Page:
Virginia Air Pollution Control Board Denies Natural Gas Pipeline Project Key Permit

The Mountain Valley Pipeline (MVP) hit another roadblock this week when the Virginia Air Pollution Control Board denied a necessary air quality permit for the proposed Lambert Compressor Station with a 6-1 vote. The purpose of the station would have been to connect the controversial and widely opposed 303-mile pipeline under construction to a proposed ‘Southgate’ extension into North Carolina. 

According to the environmental nonprofit organization the Sierra Club, the project faces a significant hurdle moving forward without this permit. The MVP mainline project not only lacks multiple federal and state authorizations but has also accumulated over $2 million in fines for nearly 350 water quality violations in Virginia and West Virginia.

“This is a win for Virginia communities who already live with elevated levels of fossil fuel pollution, and everyone everywhere who wants a livable future for their children,” said Lynn Godfrey, the Sierra Club Virginia Chapter’s Community Outreach Coordinator. “The writing is on the wall if the wealthy investors backing this project are willing to read it: the age of fossil fuels is over, it’s time to drop this polluting pipeline.”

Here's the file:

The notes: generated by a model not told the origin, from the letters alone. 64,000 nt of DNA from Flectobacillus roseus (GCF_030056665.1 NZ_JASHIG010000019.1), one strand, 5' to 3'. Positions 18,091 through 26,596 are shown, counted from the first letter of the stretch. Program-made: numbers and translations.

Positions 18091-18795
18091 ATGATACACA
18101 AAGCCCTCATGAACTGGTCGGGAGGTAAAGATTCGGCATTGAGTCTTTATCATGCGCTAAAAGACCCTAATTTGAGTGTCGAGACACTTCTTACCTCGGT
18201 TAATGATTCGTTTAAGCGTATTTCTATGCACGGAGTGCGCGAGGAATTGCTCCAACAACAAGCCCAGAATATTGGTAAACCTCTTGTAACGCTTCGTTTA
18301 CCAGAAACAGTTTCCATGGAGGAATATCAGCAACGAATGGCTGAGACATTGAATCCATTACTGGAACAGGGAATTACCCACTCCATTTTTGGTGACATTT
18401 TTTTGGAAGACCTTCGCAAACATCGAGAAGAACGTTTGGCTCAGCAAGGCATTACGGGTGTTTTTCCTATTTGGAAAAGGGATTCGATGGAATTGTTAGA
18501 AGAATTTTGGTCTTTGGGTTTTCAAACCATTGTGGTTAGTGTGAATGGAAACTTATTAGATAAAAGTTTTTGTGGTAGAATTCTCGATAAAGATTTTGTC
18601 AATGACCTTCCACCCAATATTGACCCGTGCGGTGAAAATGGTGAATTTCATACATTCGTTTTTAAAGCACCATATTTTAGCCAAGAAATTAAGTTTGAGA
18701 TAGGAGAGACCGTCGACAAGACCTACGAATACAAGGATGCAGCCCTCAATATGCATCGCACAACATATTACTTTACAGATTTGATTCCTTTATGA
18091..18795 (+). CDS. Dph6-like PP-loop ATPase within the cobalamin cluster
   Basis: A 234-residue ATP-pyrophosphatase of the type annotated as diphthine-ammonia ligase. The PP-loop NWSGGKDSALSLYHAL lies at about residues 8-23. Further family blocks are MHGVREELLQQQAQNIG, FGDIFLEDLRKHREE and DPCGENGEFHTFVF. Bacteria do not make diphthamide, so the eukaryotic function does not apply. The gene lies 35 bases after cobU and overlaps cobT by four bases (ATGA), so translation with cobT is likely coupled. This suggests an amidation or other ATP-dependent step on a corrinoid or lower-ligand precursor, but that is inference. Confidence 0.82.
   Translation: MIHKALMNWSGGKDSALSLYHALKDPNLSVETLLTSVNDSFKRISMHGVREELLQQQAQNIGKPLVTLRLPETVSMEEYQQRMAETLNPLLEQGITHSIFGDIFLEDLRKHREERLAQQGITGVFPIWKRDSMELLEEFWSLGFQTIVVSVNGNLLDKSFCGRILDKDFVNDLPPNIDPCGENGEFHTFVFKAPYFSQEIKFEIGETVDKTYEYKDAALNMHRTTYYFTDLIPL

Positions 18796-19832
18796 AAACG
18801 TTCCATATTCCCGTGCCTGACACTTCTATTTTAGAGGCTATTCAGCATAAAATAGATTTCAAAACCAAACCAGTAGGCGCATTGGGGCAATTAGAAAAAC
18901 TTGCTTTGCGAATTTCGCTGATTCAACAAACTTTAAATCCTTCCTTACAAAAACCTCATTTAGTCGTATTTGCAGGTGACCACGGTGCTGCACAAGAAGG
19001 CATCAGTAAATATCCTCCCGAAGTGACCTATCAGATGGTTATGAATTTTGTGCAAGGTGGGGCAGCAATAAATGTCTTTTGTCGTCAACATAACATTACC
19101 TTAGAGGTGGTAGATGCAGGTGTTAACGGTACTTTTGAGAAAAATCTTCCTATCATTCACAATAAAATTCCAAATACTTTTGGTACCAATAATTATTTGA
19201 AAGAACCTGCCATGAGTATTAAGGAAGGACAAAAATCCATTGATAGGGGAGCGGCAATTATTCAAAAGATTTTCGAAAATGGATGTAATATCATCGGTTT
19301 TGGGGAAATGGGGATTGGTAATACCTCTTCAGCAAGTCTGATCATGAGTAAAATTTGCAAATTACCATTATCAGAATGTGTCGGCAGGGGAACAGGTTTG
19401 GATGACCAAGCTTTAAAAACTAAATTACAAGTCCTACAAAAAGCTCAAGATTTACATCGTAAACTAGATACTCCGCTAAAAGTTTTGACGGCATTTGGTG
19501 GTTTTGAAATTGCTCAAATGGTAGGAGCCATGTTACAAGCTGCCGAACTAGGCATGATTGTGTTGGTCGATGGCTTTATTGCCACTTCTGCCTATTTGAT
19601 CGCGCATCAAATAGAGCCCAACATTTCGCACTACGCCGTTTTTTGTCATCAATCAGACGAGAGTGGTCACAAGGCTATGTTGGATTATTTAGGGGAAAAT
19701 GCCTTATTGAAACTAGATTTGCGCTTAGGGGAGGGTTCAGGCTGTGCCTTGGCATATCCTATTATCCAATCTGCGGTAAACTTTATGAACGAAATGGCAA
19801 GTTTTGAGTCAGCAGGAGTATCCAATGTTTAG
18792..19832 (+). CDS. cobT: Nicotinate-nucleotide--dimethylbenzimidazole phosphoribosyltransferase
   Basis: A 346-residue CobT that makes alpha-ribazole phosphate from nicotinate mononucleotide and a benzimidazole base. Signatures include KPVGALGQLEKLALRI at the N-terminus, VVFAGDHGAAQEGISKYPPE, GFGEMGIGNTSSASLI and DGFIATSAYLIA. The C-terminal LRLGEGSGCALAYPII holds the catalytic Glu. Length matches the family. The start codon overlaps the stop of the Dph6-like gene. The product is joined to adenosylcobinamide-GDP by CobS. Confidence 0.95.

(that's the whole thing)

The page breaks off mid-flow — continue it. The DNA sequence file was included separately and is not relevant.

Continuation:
Leading up to the decision, the public was given two days to offer input to the Air Board in Chatham, Va. Over 80 percent of the speakers and 16 Virginia Delegates raised concerns about disproportionate health impacts to minority communities from air pollution and the environmental harm that would come with the proposed station. Board members cited these issues in their formal denial, as well as recognized the lack of a thorough environmental study.

“The citizen Air Board was right to deny the permit sought by MVP Southgate—the project is unjust, and the proposed permit was wholly insufficient to protect human health and the environment,” added Jessica Sims, the Virginia Field Coordinator for Appalachian Voices. “The Chatham community’s incredible work opposing the ruinous Mountain Valley Pipeline shows that neighbors can stand up to big fossil fuel companies and win—especially when their fellow citizens serving on state boards do the right thing. It’s past time for this destructive project to be canceled.”

Cover Photo courtesy of Getty Images of Virginia by Jon Bilous

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